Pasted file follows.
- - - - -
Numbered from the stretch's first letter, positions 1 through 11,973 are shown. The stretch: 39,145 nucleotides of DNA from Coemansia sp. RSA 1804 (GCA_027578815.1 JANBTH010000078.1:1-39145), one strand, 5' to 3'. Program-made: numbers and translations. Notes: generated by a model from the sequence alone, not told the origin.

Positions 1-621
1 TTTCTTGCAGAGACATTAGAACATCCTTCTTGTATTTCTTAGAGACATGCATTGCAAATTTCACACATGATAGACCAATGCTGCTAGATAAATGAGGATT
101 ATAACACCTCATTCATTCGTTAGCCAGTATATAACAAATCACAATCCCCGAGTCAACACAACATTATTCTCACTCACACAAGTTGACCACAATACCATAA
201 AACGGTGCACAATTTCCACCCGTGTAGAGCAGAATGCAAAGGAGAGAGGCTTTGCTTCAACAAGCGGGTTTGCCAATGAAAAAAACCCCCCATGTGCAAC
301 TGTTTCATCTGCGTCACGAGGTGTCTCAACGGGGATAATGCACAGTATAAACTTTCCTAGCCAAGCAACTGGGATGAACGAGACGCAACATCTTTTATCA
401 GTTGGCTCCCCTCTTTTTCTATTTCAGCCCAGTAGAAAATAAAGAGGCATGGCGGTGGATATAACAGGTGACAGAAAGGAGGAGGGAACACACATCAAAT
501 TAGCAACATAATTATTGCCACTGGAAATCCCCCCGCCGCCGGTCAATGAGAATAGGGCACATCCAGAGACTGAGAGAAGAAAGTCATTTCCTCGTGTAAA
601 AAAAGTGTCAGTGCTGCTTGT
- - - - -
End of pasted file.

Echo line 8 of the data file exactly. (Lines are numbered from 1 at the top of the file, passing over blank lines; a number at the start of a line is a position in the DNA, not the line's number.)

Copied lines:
501 TAGCAACATAATTATTGCCACTGGAAATCCCCCCGCCGCCGGTCAATGAGAATAGGGCACATCCAGAGACTGAGAGAAGAAAGTCATTTCCTCGTGTAAA